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Markkula Center for Applied Ethics

2021 Hackworth Faculty and Student Grant Recipients

Every year, the Ethics Center is pleased to offer grants for students and faculty of diverse disciplines whose research centers around the study and impact of applied ethics. These grant opportunities, funded by an endowment from Joan and the late Michael Hackworth, have served our academic community for almost a decade. Please join us in celebrating the Spring 2021 recipients of Hackworth Grants.

Faculty Grants

William Dohar, Senior Lecturer, Department of Religious Studies, a $1,000 grant for “Where God Cannot Be: Searching for Grace in Same-Sex Relationships.” This interview-based project aims to explore with Catholic men and women in same-sex marriages their God-experience, individually and as a couple, and how what they share in their union manifests itself in other relationships and communities. The grant will fund expenses related to books and equipment to facilitate high-quality interviews.

Jesica S. Fernandez, Assistant Professor, Department of Ethnic Studies, a $3,500 grant for “Youth for Justice Project: A Ethical Participatory Action Research Collaboration.” This project aims to expand upon the concept of sociopolitical citizenship by attending to the ethical nuances of developing, supporting and sustaining youth critical civic engagement in a moment of heightened racial awareness, anti-racist praxis, and diversity, equity and inclusion initiatives. Project funds will be used for participant compensation and student research assistance.

Danielle Morgan, Assistant Professor, Department of English, a $1,000 grant for “The Absurdly Real: The Satires of Jordan Peele.” This project investigates the satires of Jordan Peele to raise the question of what applied ethics might look like in the context of contemporary state-sanctioned violence and the popular satirization of real-life events. The funds will be used to support a student research assistant.

Laura Robinson, Associate Professor, Department of Sociology, a $2,000 grant for “The Ethics of Collective Good: Identity and the Cultural Trauma from 9/11 to COVID-19.” This grant charts the ethical implications of cultural trauma, as well as how collective notions of ethical shared responsibilities have impacted notions of the collective good from the events of 9/11/01 to the COVID-19 pandemic across global case studies. This Hackworth Grant will fund student research assistance, computer equipment, and software.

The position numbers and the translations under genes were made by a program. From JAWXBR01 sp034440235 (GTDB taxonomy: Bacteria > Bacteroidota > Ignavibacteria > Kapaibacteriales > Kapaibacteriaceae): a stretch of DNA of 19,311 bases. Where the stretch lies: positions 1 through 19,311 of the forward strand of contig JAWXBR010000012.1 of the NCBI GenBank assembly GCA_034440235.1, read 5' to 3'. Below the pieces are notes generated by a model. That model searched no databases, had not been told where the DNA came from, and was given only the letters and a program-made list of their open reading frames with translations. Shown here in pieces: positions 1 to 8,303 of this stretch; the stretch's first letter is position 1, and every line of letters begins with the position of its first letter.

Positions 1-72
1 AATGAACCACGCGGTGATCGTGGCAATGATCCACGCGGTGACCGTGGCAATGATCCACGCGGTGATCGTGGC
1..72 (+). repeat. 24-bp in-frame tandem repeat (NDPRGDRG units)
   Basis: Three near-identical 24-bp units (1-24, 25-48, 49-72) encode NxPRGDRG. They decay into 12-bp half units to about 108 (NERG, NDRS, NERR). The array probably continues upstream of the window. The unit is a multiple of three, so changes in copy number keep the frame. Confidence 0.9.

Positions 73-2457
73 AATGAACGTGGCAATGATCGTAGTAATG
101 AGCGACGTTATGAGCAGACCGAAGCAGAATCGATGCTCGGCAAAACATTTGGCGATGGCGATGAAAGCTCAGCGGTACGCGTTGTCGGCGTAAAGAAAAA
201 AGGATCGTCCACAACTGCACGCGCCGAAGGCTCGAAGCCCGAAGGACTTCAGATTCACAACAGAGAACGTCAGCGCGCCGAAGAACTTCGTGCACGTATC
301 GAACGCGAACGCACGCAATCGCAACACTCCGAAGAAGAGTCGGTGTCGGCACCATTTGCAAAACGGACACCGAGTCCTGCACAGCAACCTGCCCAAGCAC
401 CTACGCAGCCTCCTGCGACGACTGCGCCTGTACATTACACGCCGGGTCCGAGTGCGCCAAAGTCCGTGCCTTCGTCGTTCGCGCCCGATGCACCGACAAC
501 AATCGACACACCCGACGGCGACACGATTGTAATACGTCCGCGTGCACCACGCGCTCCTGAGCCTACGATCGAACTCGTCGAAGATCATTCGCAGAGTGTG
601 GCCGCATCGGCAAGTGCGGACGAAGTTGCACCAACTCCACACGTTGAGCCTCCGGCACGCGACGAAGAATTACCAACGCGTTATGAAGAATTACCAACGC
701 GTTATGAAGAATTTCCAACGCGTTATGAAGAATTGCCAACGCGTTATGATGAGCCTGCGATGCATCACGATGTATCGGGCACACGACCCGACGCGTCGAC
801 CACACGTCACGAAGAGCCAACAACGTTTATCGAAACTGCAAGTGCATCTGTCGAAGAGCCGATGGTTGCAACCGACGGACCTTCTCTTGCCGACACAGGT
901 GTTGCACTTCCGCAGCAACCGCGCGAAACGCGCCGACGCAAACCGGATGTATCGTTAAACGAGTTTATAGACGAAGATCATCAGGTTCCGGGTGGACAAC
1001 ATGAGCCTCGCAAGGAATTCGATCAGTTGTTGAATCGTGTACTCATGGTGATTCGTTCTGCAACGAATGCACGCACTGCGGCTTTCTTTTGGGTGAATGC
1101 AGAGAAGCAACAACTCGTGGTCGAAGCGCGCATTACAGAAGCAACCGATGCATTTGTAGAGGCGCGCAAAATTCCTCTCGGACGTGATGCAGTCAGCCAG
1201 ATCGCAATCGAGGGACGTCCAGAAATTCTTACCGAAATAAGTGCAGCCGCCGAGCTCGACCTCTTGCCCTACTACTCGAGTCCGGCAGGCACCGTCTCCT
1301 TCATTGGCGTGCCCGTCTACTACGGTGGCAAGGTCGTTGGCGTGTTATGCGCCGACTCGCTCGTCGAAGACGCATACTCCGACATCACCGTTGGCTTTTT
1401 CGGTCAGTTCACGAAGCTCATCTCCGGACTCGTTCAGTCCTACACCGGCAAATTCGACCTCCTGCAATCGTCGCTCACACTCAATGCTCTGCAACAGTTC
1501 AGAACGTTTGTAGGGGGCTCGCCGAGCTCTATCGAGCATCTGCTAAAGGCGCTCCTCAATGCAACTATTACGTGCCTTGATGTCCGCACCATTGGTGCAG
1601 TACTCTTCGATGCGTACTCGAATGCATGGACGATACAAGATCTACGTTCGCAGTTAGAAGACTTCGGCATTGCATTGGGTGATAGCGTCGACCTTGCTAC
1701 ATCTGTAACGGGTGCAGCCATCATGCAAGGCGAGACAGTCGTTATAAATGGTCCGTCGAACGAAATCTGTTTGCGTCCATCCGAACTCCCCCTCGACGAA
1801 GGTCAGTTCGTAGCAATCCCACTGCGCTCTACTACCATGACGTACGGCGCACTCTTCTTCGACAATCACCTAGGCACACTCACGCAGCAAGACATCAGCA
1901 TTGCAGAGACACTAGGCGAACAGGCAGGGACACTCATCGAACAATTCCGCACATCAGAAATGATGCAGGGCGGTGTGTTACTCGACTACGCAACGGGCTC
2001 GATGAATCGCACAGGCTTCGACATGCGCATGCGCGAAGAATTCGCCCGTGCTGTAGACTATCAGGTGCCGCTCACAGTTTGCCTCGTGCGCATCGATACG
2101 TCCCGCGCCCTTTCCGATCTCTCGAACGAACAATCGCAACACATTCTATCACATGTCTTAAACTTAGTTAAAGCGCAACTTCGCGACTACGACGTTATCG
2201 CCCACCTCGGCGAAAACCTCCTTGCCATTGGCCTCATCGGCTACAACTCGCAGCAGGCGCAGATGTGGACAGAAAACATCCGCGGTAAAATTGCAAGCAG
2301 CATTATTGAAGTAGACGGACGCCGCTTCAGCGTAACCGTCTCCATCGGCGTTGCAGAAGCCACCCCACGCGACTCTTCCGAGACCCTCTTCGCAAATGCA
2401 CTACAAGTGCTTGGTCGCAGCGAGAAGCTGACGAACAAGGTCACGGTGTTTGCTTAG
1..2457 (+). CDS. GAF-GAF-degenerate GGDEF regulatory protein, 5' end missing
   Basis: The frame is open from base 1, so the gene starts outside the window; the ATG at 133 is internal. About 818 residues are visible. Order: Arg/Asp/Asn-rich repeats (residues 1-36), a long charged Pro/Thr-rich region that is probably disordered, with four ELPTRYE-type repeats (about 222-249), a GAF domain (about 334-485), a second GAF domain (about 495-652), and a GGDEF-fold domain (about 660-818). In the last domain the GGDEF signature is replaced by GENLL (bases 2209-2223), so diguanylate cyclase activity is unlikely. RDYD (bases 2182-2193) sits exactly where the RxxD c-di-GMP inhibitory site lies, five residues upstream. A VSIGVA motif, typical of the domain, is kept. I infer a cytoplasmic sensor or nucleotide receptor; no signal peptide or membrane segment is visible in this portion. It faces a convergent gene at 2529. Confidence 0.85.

Margaret Russell, Associate Professor, School of Law, a $3,000 grant for “Ubuntu Ethics: Restorative Justice in Native American Tribal Courts and U.S. State Specialized Courts.” Drawing upon the sub-Saharan African moral philosophical framework of “Ubuntu,” this project applies these principles to two legal systems that seek to foster restorative justice within their respective communities: 1) long-standing Native American tribal courts; and 2) newer U.S. state problem-solving courts. These funds will be used to cover travel and accommodations for research, and student research assistants.

Adele Xing, Assistant Professor, Department of Management, a $2,170 grant for “Reacting to spillovers: How misconduct at a peer institution affects organizational responses to consumer complaints in the financial services industry.” This project examines the spillover effects of organizational misconduct at one organization on routine organizational practices at peer institutions; and more specifically, how unethical behaviors (such as regulatory violations) at one banking institution change the way other banks respond to consumer complaints. Funds will be used for student research assistants.

Student Grant

Kendall Moore, Neuroscience and Ethnic Studies, ’22, a $2,480 grant for “Decoding Bias: Assessing and Testing the Ethics of Anti-Bias Virtual Reality Simulations.” The project aims to create anti-bias sympathy enhancing virtual reality simulations with a focus on micro-aggressions. This will allow for an assessment and discussion on the ethics behind anti-bias technology, and to provide a framework for what ethical considerations must be taken into account with anti-bias technology. The grant will provide for student wages to help create, film, and act in the simulations, as well as provide money for promotional materials and research needs. 

Congratulations to our latest Hackworth Grant recipients!


Jul 20, 2021


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